**all** the axioms (both classical and new) are true.

It is because this danger is present that mathematics has developed its standards of proof; just as other sciences have developed their own based on their own experiences. In this it is also that mathematics presents the characteristics of a science.

**CONCLUSIONS**Is mathematics a science? I believe so. It follows the scientific method (though this fact is sadly obscured by the prevalent writing style). And while it seems (and sometimes claims) to live in its own little world, cast adrift from concerns about reality, the truth is that, even in its "purest" guise, it keeps an eye out to reality for both applications and inspirations. In its "applied" guise there can be no doubt that it sticks close to reality, and that its assumptions, problems, and conclusions are continually tested and refined against that backdrop. Nonetheless, it is also different from other sciences in that its standards are a bit higher and a bit more certain. But this part of its strength as a science, not a disqualifying property.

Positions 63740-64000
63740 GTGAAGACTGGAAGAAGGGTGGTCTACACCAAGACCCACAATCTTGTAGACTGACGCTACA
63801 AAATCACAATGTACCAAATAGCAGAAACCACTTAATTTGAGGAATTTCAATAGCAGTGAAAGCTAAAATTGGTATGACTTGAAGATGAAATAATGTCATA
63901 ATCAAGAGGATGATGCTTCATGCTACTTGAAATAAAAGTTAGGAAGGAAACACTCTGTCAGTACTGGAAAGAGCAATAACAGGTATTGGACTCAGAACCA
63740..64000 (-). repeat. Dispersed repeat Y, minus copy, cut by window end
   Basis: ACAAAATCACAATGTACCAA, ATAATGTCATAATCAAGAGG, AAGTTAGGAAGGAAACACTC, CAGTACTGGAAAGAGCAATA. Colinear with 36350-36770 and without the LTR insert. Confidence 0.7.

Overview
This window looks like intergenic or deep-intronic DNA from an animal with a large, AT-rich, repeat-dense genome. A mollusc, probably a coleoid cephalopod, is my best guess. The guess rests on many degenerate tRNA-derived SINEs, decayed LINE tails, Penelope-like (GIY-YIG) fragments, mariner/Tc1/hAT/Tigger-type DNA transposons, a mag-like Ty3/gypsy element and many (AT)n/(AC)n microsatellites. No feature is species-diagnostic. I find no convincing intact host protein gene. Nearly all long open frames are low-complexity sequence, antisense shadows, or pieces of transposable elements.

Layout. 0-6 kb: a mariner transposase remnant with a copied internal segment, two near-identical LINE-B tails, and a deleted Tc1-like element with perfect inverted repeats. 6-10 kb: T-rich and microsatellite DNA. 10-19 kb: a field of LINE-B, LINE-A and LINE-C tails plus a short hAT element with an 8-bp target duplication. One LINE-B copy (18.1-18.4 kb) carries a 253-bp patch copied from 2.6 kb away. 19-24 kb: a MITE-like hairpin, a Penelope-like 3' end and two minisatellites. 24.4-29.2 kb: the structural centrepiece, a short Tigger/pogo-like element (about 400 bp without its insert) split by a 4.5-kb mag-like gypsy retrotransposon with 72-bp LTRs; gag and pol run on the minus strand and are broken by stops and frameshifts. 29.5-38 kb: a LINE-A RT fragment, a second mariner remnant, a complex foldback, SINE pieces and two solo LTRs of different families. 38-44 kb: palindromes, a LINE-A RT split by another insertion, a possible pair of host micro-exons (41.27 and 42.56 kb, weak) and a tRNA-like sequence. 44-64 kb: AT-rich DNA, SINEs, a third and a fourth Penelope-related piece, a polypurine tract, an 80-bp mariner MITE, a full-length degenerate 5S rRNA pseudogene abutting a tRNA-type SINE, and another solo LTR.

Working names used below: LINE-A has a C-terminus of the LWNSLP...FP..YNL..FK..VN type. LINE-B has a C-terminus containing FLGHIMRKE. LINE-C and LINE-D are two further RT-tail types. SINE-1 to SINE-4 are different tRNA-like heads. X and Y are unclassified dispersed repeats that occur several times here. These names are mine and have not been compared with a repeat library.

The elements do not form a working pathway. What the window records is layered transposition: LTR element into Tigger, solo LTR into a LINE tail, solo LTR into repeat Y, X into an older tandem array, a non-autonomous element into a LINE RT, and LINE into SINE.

So, coming back to our working definition of science, does mathematics meet the requirements? It attempts to distinguish true statements from false statements. However, we must understand here that a "true statement" does not refer to a theorem or lemma in isolation, but rather to the implicit statement given by a theorem, that whenever all axioms and hypothesis are interpreted in such a way as to make them true, then the corresponding interpretation of the conclusion from the theorem will also be true. Likewise, "false statement" would mean that there is at least one interpretation of the axioms and hypothesis which makes them true, while at the same time making the conclusion false.